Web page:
Growing up, it all seemed so simple. If Guns N Roses or Billy Joel released a new album, you would go down to the local Tower Records, Sam Goody or Mom n Pop record store, buy the record, cassette or cd and either unwrap and listen to it in the car ride home or you would be forced to wait until you got home. Times change, technologies advance, and the world adapts.
Over the course of time, the record was phased out, then the cassette was phased out, then the record slowly made a comeback for audiophiles who preferred analog to digital, then both cd and record lost out to the MP3 when Napster made it easy to upload and share MP3s causing the paradigm shift we live in now.
In the mid 90s, Bad Religion released The Empire Strikes First, but Tower Records charged $18 for it. Being a poor college student at the time, it became impossible to purchase cds at that price because I had no interest in paying approximately $20 for a product I’d been paying almost half the price of months earlier, and not receiving any value benefit for the additional money. To me, seeing Bad Religion at that price didn’t vibe with the punk ethic to which they upheld.
MP3s were hard to rip from cds in the early 2000s, requiring LAME, some technical and quite a bit of time. With the advent of Napster, the interest in sharing music freely inspired simpler methods of encoding it, and began feeding a loop of technology to create the music feeding into technology to distribute it. The record labels didn’t understand how to handle this and instead of adapting, they feebly attempted to grasp an outdated revenue model.
With the digital medium becoming the prevalent format, the recording industry attempted to control it via digital rights management (DRM). DRM allowed the recording industry to control who could listen to their purchased music and where. Instead of being able to take your cd home and put it into any cd player, your computer and/or player needed to be able to support that format with that DRM encryption, and the DRM server needed to remain online in order to continue to authorize your players.
Some music buyers were given an unexpected surprise when the Yahoo and Microsoft music services shut down. For users who chose either of those music services, they found that their purchased music was no longer playable, leaving them with worthless digital files. With service shutdowns, why would users want to trust DRM based services when they can’t even be sure that they can listen to the music they bought, something that never happened when they trusted the music industry with physical music sales.
The Kindle became a similar device for books. Allowing a reader to carry around a shelf full of books like music listeners could carry a music collection in an iPod, it simplified things for those who constantly read on the road. Until the day when George Orwell’s 1984 was unceremoniously removed without warning from the Kindles of those who had purchased it. Kindle users thought they owned their purchased book, only to find that Amazon returned their purchase without notification. Although the Kindle readers were credited the purchase price, they were mortified to find that they could have a book taken away from them so easily, something Amazon has promised they will never do again.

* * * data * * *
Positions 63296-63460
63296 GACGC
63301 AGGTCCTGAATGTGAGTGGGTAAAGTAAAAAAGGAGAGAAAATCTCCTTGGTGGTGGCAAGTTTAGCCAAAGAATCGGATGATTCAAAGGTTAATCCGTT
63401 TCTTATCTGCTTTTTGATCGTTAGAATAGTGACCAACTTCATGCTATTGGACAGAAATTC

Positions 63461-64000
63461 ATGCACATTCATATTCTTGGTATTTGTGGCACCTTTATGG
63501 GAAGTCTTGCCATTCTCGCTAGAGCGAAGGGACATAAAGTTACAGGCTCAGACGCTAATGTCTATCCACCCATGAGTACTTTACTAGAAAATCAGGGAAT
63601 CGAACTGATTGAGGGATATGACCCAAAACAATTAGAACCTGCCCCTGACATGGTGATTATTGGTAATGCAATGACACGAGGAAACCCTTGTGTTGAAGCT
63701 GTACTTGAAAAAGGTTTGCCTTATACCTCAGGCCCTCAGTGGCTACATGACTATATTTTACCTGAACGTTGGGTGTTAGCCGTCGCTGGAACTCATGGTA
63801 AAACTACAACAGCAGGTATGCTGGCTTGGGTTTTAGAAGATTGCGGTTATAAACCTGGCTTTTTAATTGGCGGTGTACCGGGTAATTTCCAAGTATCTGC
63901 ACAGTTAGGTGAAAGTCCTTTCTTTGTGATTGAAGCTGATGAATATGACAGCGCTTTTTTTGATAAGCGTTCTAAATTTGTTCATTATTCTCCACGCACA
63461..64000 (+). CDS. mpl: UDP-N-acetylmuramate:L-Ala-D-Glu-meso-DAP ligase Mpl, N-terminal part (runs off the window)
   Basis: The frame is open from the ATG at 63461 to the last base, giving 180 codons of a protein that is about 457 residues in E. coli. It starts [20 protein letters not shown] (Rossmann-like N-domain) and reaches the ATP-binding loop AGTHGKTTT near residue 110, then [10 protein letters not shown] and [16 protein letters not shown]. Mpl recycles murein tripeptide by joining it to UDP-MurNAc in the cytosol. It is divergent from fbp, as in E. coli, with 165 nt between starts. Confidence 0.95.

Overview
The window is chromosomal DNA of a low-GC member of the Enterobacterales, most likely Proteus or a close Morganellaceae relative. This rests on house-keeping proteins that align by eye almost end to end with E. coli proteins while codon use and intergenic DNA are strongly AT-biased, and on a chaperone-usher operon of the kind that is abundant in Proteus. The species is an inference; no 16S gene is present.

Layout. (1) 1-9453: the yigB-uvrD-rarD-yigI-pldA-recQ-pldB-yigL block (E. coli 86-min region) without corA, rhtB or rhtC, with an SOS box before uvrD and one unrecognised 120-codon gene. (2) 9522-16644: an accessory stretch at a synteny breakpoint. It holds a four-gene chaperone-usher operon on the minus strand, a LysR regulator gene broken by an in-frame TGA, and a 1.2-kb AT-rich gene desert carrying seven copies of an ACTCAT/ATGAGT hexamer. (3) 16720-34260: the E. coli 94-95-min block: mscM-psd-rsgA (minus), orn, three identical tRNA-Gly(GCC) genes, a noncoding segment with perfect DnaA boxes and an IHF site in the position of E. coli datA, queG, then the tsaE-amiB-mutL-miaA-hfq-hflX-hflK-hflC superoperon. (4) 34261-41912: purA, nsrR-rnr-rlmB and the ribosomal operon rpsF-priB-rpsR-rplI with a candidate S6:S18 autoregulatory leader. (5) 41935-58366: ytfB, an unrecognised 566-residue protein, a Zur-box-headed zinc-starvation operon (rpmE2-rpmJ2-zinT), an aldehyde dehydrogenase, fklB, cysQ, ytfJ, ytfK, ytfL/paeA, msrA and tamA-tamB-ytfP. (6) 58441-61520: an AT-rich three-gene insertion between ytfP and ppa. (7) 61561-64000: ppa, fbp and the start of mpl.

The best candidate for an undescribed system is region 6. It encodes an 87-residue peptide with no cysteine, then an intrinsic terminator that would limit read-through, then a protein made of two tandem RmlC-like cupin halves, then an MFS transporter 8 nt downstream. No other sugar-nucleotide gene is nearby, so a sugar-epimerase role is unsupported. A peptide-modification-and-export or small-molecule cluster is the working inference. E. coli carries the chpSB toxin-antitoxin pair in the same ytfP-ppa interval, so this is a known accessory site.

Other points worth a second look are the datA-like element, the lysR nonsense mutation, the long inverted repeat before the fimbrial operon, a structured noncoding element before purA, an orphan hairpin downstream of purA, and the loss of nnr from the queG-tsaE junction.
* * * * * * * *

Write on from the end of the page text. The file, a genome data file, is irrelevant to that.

Once people purchase something, they expect to not only be able to use it as long as they desire, but use it in any way they wish. People who embrace music and video like to take what they own and remix it into something new. For years there have been lawsuits involving sampling in hip hop songs to the sampling of a symphonic recording of the Rolling Stones in a Verve song, and each felt they were creating something new based on the previous works, much to the chagrin of the original artists and record labels. DJ Danger Mouse took Jay-Z’s Black Album and remixed it under his auspices, but mixed it with the Beatles’ White Album, much to the chagrin of EMI’s lawyers. Danger Mouse ended up giving away the album on the internet via “underground” means so that those who wished to listen to it could.
There have always been those artists who embrace the remix culture. Artists like Fluke and Pop Will Eat Itself have released entire albums of remixes of their songs to the public. Trent Reznor of Nine Inch Nails has not only encouraged the sampling and remixing of his songs, but he has dedicated an entire section of his website to showcasing the creations of professional and amateur artists who want to take his music and make it their own.
Once we have purchased something, do we truly own it anymore? When we would have a physical product in our hands, we knew it was ours for as long as we wanted it. We knew we could listen to it as many times as we wanted for as long as we wanted and any way that we wanted until the physical medium or the player degraded to the point of nonfunction. Now, we receive bits and bytes of encoded data that represent the music, movies and books that we want to consume and the industries are balancing the ease of access to these products with draconian ways to keep us from using it how and where we want and how we share it with others. While the industries used to control their products thru price and distribution, the digital age has made both obsolete and the consumer has a chance to fight back, creating a war to see who truly owns the media we consume.
Hey Mr. Record Man
The joke’s on you
Running your label
Like it was 1992
Hey Mr. Record Man,
Your system can’t compete
It’s the New Artist Model
File transfer complete
Download this song!
Download this song!
Download this song!